Nuclear Medicine is a branch of Medical Imaging that uses small amounts of radioactive material to diagnose and determine the severity of or treat a variety of diseases, including many types of cancers, heart disease, gastrointestinal, endocrine, neurological disorders and other abnormalities within the body. Nuclear Medicine is able to pinpoint molecular activity within the body, therefore it has the potential to identify disease in its earliest stages.
Unlike other imaging techniques, nuclear medicine imaging exams focus on depicting physiologic processes within the body, such as rates of metabolism or levels of various other chemical activity, instead of showing anatomy and structure. Areas of greater intensity, called “hot spots,” indicate where large amounts of the radiotracer have accumulated and where there is a high level of chemical or metabolic activity. Less intense areas, or “cold spots,” indicate a smaller concentration of radiotracer and less chemical activity.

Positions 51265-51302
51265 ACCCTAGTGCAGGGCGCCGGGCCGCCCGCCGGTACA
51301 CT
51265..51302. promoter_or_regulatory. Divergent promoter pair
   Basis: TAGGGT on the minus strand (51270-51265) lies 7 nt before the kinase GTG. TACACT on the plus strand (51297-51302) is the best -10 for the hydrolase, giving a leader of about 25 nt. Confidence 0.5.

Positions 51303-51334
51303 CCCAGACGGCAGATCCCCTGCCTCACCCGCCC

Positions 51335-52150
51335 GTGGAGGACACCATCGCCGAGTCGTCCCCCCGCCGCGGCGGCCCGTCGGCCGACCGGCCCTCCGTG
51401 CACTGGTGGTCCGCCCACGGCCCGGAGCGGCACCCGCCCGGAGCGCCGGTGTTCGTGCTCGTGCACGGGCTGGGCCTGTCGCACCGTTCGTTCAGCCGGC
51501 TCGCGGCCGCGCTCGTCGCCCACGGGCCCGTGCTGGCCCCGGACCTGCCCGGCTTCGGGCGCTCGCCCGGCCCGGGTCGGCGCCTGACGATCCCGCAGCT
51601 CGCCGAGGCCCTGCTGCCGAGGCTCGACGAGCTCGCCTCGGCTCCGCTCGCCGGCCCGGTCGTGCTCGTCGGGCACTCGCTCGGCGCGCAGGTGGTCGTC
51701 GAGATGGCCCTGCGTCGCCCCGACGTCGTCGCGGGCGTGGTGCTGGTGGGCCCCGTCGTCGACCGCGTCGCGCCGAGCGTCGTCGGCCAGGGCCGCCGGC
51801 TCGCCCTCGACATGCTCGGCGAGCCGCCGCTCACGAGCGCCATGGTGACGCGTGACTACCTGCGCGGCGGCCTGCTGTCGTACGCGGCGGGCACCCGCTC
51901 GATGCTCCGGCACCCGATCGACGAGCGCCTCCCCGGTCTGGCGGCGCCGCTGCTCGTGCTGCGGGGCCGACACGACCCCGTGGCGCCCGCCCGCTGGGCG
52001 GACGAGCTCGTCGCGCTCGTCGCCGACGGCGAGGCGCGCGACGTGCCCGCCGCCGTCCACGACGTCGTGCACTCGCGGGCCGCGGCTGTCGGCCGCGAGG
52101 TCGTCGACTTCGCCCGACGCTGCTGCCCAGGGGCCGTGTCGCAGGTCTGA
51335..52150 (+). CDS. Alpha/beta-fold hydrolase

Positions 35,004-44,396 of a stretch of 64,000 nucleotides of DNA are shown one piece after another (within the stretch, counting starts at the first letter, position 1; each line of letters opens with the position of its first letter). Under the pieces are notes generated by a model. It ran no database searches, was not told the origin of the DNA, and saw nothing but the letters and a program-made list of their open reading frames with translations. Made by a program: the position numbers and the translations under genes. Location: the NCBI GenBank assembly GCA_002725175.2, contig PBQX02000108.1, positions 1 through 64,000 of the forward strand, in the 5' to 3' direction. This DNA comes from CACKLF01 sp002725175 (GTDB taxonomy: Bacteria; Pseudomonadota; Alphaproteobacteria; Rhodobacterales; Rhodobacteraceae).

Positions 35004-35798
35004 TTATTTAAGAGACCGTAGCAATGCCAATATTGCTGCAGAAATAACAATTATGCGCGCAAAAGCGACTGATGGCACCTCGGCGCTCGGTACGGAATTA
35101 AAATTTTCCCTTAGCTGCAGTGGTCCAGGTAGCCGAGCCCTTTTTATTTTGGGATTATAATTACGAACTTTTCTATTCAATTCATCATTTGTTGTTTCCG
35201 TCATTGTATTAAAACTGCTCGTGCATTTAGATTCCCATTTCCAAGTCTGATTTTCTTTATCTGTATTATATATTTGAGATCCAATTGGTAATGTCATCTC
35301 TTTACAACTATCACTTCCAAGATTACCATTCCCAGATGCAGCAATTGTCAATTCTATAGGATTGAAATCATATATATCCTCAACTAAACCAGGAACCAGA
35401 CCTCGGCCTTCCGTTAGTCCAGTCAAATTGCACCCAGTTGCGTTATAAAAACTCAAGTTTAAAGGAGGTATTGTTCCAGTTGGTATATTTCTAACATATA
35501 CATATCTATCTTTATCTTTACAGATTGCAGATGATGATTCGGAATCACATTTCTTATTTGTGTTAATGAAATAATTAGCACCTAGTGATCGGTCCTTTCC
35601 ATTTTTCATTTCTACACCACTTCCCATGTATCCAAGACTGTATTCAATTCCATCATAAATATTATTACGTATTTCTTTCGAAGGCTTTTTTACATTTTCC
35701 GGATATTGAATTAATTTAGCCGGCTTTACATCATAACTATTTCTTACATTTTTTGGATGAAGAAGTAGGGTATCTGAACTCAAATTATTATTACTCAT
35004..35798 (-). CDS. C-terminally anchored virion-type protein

Typically a patient will be given an injection of a radioactive isotope and may be asked to wait a moderate amount of time before the scan. In some cases, the patient may be asked to return the following day(s) to complete a particular phase of the examination.
PET/CT – Positron Emission Tomography
Positron Emission Tomography, also called PET imaging or a PET Scan, is a type of Nuclear Medicine Imaging. A PET scan measures important body functions, such as blood flow, oxygen use and sugar (glucose) metabolism to help physicians evaluate how well organs and tissues are functioning.
At CTMC, our PET scans are performed on a combined PET and CT scanner. The combined PET and CT scans provide images that pinpoint the location of abnormal metabolic activity within the body. The combined scans have been shown to provide more accurate diagnosis than the two scans performed separately.
To name a few of its uses, PET/CT is performed to detect cancer, determine whether a cancer has spread, assess the effectiveness of a treatment plan such as cancer therapy, determine if cancer has returned after treatment and evaluate brain abnormalities such as tumors, memory disorders and seizures.